By Smith, Jordan Michael
World Affairs , Vol. 174, No. 2
When Michael Ignatieff resigned as leader of Canada's Liberals at a press conference in Toronto on May 3rd, members of his team were seen at the back of the room in tears. They were grieving not just for their party--which the previous day had suffered the worst defeat in its history, coming a first-ever third place in the federal election, behind not only their Conservative Party tormentors but also the left-wing New Democrats. They were grieving even more for the death of a dream, the sad end of a six-year experiment that they had once believed would conclude with a unique man, Ignatieff himself, pulling the sword of political governance out of the stone of political theory and coming to power in Canada as a contemporary philosopher-king.
The dream could be said to have been born in the autumn of 2005, when Joseph Nye Jr., then the dean of Harvard's Kennedy School of Government, was eating soup and sandwiches at Cambridge's Finale restaurant with Ignatieff, his star hire. The Canadian-born journalist-historian had proved a spectacular choice to head Harvard's new Carr Center for Human Rights Policy. In his four years there, Ignatieff had catapulted the center into prominence as an institution renowned for its policy-relevant scholarship. Among other things, Ignatieff and the Carr Center had overseen the work between human rights experts and military and intelligence officers that culminated in the US Army's counterinsurgency strategy in Iraq.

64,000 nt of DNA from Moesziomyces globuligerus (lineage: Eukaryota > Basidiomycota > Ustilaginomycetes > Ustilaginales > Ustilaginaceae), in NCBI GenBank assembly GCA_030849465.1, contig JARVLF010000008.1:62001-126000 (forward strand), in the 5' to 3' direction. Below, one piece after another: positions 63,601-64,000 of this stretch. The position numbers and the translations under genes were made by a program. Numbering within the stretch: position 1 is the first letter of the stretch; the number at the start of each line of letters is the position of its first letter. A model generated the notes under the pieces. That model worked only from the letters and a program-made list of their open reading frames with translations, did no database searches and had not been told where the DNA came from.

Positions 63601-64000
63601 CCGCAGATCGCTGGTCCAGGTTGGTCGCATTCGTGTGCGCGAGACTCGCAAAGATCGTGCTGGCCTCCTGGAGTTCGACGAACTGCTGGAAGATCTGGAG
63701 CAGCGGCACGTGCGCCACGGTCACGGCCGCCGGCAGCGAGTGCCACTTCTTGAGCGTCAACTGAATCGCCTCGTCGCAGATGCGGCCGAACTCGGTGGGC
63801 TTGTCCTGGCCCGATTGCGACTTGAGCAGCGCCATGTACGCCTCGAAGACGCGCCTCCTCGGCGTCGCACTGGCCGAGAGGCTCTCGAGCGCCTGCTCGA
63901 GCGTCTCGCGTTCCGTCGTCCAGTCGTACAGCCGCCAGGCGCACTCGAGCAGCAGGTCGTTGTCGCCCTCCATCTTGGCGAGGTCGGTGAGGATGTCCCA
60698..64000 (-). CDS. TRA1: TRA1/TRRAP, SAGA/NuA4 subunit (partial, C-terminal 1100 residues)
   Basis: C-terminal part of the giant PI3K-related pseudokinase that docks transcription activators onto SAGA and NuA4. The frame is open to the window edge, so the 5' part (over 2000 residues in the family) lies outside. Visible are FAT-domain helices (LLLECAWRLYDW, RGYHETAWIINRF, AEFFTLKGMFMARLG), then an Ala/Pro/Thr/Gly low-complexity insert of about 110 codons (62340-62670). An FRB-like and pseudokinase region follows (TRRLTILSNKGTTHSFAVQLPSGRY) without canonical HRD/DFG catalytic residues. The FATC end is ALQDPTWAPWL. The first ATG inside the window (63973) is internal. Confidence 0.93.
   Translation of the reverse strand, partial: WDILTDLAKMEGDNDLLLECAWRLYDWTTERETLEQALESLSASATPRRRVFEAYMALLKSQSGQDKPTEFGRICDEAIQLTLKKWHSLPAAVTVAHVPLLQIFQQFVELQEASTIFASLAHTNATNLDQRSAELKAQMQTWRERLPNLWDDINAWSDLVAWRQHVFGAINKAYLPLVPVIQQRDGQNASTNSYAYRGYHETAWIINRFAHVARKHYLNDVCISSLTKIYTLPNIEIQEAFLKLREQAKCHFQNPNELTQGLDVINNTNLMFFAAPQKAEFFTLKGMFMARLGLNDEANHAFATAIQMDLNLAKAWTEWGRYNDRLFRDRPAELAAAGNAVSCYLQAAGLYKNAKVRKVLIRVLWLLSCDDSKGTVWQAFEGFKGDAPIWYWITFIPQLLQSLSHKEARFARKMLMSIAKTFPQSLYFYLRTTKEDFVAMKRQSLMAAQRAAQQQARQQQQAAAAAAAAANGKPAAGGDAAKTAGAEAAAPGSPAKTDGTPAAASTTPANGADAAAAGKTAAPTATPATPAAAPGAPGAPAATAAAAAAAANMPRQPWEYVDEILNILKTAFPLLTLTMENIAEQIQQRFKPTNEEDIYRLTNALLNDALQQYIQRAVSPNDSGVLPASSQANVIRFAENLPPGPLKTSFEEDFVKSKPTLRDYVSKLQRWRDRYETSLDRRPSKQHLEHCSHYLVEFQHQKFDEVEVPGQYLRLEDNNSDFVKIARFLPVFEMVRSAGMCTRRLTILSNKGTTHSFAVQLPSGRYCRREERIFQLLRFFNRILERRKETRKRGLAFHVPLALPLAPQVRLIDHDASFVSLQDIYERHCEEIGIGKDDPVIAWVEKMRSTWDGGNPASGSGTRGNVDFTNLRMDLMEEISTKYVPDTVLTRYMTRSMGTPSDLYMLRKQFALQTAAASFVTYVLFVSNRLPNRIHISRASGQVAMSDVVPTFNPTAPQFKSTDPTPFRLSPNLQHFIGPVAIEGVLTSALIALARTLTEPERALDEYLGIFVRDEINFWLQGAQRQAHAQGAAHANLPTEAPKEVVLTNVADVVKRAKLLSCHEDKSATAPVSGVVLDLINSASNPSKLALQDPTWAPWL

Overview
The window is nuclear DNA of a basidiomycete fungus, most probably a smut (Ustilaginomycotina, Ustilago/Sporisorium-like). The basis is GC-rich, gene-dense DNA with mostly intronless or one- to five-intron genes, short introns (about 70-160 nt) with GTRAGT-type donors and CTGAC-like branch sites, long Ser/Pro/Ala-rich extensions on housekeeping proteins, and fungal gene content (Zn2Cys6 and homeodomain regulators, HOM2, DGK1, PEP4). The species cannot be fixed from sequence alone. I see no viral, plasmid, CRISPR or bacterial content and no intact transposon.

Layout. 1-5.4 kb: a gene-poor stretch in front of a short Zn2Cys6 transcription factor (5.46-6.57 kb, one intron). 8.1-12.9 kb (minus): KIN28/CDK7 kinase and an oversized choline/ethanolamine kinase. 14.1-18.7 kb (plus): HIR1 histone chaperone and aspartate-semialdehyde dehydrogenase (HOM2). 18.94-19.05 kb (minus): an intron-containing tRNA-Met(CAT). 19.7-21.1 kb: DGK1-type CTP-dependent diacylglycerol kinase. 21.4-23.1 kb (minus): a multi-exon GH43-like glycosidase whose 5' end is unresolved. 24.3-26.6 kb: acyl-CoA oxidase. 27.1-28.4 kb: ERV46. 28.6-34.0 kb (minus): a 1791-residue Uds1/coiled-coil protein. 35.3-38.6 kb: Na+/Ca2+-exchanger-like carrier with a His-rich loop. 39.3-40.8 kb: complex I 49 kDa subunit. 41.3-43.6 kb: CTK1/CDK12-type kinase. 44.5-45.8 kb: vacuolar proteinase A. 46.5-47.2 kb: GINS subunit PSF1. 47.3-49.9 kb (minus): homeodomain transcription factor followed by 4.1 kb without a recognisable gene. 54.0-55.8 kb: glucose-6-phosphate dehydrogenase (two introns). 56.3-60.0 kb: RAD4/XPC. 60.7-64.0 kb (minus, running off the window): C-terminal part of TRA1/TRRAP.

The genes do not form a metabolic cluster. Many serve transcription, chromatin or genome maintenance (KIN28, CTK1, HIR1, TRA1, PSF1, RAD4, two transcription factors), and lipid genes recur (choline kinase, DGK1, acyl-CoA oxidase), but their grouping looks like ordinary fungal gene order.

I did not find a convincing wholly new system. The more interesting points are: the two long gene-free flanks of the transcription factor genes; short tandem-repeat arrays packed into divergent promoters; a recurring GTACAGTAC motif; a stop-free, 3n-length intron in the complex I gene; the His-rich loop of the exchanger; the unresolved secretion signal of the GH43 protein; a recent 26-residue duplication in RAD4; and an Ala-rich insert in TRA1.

But Ignatieff had also proved controversial. In high-profile essays and books, he had become a premier theorist of progressive imperialism. By the time of his lunch with Nye, this doctrine, which envisioned American military power being used around the world to invade and rebuild states that committed gross human rights abuses, seemed largely discredited in the eyes of the American public. Instead of American empire being "in a place like Iraq, the last hope for democracy and stability alike," as Ignatieff had written, the US had initiated a war that had taken hundreds of thousands of Iraqi and American lives and seemed to have no end.
But Ignatieff was not deterred by the waning popularity of his ideas. He was, in fact, taking this and all the rest of his intellectual armaments into the practical realm of electoral politics. Over lunch on that fall afternoon in 2005, Ignatieff told Nye that he was leaving the comfort of Harvard life to run for a seat in the Parliament of his native Canada.
High-level scholars frequently enter government, of course, in policy or advisory roles. Nye himself worked in the Carter and Clinton administrations. But to actually run for an elected position, with the hand-shaking and the baby-kissing and the door-knocking, is not the usual career path for intellectuals, although Harvard's own Daniel Patrick Moynihan had done it with considerable success, and figures such as Mario Vargas Llosa in Peru and of course Vaclav Havel in the Czech Republic had grasped at the brass ring of power. But it seemed to some of his colleagues at Cambridge an eccentric maneuver on the part of Ignatieff, one of the world's most prominent thinkers, to relinquish one of the most prestigious spots at the most eminent American university to run for high office in a country where he had not lived for nearly thirty years. Yet here Ignatieff was, on his way home to Canada.
Joseph Nye himself, however, said he wasn't surprised. "Michael had always been a public intellectual and he came from a family prominent in [Canada's] Liberal Party," he later said, referring to Ignatieff's father George, a Russian emigre who became a prominent Canadian diplomat in the postwar period and was sometimes called "the greatest governor general the country never had." (Ignatieff's mother's brother, George Grant, was also prominent, but as a conservative political philosopher.) Those, like Nye, who were close to Michael Ignatieff knew that he was a man of huge ambitions. …